Bearded dragons are one of the most popular breeds of reptiles kept as pets. With a laid-back attitude and rarity of bites, they're a great addition to a household. Like most reptiles, bearded dragons do carry diseases -- most common of them salmonella -- that can be passed to humans. Learn how to protect yourself from this virus, while safely enjoying the company of this great reptile species.
Bearded Dragons and Salmonella
Salmonella is one of many types of intestinal bacteria present in bearded dragons. The bacteria can most certainly be passed to humans, but spread of the bacteria is easy to prevent. Salmonella is present in the feces of bearded dragons, but may also be on the skin. Improper handling, cage cleaning or cleaning of the dragon itself can spread the bacteria.
Bearded dragons love to interact with humans and will often dance to get your attention. While you may be tempted to cuddle up with your pet, doing so may lead to salmonella exposure. Before handling your pet, check him over for any feces that may be attached to his feet or vent. If feces is present, give the dragon a bath. Keep the dragon away from your face -- this means no kisses -- and wash your hands for 30 seconds in hot, soapy water after handling.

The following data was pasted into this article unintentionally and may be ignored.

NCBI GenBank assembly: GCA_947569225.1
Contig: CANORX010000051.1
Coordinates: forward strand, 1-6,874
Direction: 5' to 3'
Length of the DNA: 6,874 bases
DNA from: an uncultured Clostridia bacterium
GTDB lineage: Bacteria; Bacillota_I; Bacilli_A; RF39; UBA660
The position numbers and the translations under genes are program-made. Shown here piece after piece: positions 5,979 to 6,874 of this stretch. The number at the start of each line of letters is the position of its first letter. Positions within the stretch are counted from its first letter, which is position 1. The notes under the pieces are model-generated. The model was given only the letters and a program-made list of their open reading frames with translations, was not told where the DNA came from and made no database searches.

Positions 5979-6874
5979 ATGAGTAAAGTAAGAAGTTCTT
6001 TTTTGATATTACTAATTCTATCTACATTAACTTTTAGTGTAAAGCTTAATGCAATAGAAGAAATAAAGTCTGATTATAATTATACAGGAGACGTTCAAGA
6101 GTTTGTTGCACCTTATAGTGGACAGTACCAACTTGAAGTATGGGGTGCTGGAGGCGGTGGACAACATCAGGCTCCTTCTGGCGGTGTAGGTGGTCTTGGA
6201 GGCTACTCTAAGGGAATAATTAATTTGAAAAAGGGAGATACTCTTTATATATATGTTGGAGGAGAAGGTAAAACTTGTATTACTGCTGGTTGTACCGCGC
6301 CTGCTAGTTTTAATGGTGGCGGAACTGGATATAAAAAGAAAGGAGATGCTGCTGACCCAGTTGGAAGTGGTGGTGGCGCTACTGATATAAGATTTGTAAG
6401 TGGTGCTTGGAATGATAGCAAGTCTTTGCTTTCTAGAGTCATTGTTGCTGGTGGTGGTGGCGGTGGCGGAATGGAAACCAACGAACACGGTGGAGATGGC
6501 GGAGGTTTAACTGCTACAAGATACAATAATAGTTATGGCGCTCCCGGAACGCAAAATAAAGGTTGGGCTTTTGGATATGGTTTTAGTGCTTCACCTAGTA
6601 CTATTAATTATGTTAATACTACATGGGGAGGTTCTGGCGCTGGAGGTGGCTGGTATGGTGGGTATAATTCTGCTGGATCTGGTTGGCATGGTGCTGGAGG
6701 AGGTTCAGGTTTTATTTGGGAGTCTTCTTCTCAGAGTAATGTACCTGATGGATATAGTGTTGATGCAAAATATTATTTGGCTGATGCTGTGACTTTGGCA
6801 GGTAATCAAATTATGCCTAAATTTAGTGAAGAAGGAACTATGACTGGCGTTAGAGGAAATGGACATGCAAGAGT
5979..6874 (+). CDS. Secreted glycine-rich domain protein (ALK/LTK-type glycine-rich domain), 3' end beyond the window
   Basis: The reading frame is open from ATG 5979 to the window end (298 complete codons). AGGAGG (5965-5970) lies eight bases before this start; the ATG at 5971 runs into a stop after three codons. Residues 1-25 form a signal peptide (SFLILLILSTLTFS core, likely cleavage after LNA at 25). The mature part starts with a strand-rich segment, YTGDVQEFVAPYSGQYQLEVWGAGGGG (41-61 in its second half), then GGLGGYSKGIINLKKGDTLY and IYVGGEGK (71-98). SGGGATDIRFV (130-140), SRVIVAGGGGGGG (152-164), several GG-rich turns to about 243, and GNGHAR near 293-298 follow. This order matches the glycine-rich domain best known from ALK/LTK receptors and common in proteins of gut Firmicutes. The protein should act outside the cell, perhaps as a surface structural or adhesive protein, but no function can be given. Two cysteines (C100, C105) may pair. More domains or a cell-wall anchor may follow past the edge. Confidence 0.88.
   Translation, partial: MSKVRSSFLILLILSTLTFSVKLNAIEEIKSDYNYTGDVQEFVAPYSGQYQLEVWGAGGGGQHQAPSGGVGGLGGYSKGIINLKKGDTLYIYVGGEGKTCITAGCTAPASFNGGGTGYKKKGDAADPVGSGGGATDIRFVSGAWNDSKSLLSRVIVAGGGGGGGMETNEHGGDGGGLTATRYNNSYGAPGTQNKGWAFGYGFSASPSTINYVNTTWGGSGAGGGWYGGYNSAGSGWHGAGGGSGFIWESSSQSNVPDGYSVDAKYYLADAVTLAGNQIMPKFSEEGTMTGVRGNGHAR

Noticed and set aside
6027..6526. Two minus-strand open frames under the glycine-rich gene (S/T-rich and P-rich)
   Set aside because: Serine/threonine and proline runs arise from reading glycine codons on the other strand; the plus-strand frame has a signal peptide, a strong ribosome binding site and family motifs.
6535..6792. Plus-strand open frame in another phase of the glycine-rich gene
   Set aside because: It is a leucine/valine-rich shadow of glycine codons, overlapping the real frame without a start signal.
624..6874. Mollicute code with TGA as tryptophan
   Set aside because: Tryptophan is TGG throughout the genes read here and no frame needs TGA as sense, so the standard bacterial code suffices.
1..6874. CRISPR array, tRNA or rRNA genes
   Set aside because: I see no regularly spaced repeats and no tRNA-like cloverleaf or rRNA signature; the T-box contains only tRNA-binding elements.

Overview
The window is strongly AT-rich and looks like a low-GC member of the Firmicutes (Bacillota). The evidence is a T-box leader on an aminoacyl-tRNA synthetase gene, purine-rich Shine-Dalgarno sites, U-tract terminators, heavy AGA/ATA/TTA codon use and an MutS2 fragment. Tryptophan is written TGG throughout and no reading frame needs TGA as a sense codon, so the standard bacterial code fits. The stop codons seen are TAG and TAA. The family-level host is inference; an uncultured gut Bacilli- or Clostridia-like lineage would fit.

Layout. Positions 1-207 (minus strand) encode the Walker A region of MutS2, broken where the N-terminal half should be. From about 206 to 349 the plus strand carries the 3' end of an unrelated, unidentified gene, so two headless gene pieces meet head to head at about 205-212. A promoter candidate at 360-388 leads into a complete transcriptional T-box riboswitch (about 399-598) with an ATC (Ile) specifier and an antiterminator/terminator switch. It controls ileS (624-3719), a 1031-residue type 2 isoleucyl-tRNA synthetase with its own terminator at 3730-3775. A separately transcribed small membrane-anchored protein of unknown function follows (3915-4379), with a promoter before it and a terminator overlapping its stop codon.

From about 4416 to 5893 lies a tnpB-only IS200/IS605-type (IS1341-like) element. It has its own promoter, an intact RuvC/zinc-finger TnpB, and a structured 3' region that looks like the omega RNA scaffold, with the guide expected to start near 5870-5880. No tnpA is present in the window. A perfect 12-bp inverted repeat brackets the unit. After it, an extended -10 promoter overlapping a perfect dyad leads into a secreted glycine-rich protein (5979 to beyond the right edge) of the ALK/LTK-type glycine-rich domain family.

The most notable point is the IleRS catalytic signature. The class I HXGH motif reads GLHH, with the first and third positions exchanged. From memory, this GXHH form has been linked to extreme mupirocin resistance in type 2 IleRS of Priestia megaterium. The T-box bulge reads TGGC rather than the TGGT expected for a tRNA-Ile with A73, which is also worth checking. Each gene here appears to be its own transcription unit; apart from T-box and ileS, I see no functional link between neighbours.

Cage cleaning can also lead to the spread of salmonella. Wear gloves to clean out the cage each day of feces and uneaten food. When washing basking rocks and other habitat furniture, sanitize the sink or tub thoroughly after cleaning. Clean the furniture in a large plastic container to lessen the exposure.
Salmonella severity can affect each person differently. Common symptoms include nausea, vomiting, diarrhea, abdominal pain, fever, chills, bloody stools, headache and muscle pain. Most cases last four to seven days, but it can take months for bowel movements to return to normal. Those most affected by salmonella are those with weakened immune systems and children under the age of eight. In salmonella is suspected, see a doctor for treatment and to drink plenty of fluids to prevent dehydration.
- "Bearded Dragon: Your Happy Healthy Pet"; Steve Grenard; 2008
- Mayo Clinic: Salmonella Infection
Amy Brantley has been a writer since 2006, contributing to numerous online publications. She specializes in business, finance, food, decorating and pets.